More than the actual freedom and use of violence, it’s the thinking and values behind the Catalans’ actions that the Flemish separatists worry about. Weighing in on the drama, Flemish Government chief Geert Bourgeois told RTL radio in an Oct. 22 interview that he doesn’t” understand the attitude of the Spanish government and I don’t understand either the attitude of Europe. There are fundamental values that are being questioned .”
‘ I hopped up on the wall and got my sax out ‘: the autumn of the Berlin Wall
1 month, 1 day ago
Stephen Ellery plays the saxophone on the Berlin Wall, 10 November 1989
My obsession with the Eastern bloc, particularly the Soviet Union, started when I was doing my -Alevels; inspired by cold war snoop narratives, I wanted to be a nuclear physicist in Moscow. In the end, I examined composition at Birmingham Conservatoire. When the distinguished Polish composer Marek Stachowski visited government departments, we got talking and I managed to persuade him to let me study with him. Thats how I aimed up, aged 23, living in Krakow, analyzing composition and conducting.
To make ends meet during my two and a half years there, I played saxophone in Hamburg. With merely two lessons a week at college, I had long weekends, so Id catch the sleeper train to East Berlin, cross the city, then hitch to Hamburg it was easy and encouraged, and you never had to wait more than 10 minutes. Id find a jam session in a jazz club, and join in with the hope of being asked to gig with them. Id often earn 200 DM, which was a fortune.
Id sometimes spend time in East Berlin on the way back; my Krakow residents permit allowed me to stay longer than western tourists. It was very neat and orderly. The official exchange rate was one East German DM to one West German DM, but nobody paid that. If you bought them in the west, it was 11:1. So Id stuff my pocket with notes and live like a king ballet, opera, champagne, caviar, nice dinners. East Berlin eateries were really good compared with the rest of the country.
I was aware of the changes afoot in the region for a few months: traveling limiteds easing in Hungary and Czechoslovakia, mass protests. But no one would have predicted what happened on the night of 9 November.
I was in West Berlin the following morning; I went to Checkpoint Charlie, my usual crossing phase into East Berlin, to catch the develop back to Krakow. Instead of orderly queues of people indicating their papers at the border, East Germans were streaming through, hugging and crying.
People were sitting on the wall, drinking champagne and brews, so I hopped up to join them. I always had my sax with me, so it seemed natural to get it out. I played Misty, In The Mood, Autumn Leaves, and a few blues and rock numbers. I climbed down when I started to get chilly, and caught the sleeper develop back to Poland.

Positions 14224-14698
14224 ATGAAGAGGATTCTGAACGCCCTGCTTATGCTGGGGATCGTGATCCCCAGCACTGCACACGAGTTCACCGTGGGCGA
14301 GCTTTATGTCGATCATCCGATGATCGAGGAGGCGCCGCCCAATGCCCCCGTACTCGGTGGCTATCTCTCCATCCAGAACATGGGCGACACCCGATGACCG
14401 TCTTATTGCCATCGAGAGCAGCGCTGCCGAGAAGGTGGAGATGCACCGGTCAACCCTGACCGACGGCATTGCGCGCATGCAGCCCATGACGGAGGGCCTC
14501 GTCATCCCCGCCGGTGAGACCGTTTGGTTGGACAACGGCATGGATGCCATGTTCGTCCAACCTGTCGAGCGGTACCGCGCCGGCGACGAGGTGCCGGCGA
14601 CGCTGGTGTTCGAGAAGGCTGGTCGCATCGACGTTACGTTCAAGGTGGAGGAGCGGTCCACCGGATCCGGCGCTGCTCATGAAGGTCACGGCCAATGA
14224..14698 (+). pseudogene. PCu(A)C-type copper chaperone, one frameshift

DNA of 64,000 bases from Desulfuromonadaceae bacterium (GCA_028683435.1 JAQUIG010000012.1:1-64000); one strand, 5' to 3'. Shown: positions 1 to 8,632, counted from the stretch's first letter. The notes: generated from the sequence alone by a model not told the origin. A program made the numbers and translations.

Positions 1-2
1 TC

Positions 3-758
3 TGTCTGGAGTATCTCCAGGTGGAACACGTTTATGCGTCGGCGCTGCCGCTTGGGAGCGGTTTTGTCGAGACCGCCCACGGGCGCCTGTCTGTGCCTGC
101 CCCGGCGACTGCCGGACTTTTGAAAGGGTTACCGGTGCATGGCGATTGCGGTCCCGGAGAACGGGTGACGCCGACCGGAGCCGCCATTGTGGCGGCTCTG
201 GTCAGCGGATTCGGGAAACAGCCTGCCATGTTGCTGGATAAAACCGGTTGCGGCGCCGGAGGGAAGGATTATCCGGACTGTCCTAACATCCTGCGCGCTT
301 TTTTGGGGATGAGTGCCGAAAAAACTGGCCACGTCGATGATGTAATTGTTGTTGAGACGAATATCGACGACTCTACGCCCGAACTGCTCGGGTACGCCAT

I usually slept with my saxophone, but that night, after a few too many brews, I set it on the empty bunk above me. When I woke up, it used to go. It was funny, because Id been thinking of donating it to someone( a young student, say) when I got back to Krakow, so I could focus on my conducting. It was my papas saxophone.
A few months later, at the end of December, he called to say this photograph was in the Independent, part of a huge supplement on the momentous events a few months earlier.
I did eventually get to the Soviet Union, just as it was collapsing, and remained for four years, analyzing and running as a conductor, which I still do today. I never did make it as a nuclear physicist.
Icelanders flock to religion idolizing Sumerian divinities and tax rebates
1 month, 13 days ago
Ancient Zuist movement enjoys revival as thousands join as part of protest against requirement that citizens pay taxes to state church
Icelanders opposed to the state fund of religion have flocked to register as Zuists, a motion that worships ancient Sumerian gods and perhaps more importantly promises its followers a tax rebate.
More than 3,100 people almost 1% of Icelands population have joined the Zuist movement in the past two weeks in protest at paying part of their taxes to the country church and other religion bodies. Followers of Zuism will be refunded the tax part earmarked for religion.
Icelanders are required to register their religion with the state, with virtually three-quarters of the population affiliated to the established Evangelical Lutheran Church of Iceland. There are more than 40 other registered religious bodies that qualify for parish fees paid through the taxation system. The sum set in next years budget is the equivalent of about $80( APS5 3) per taxpayer over a year.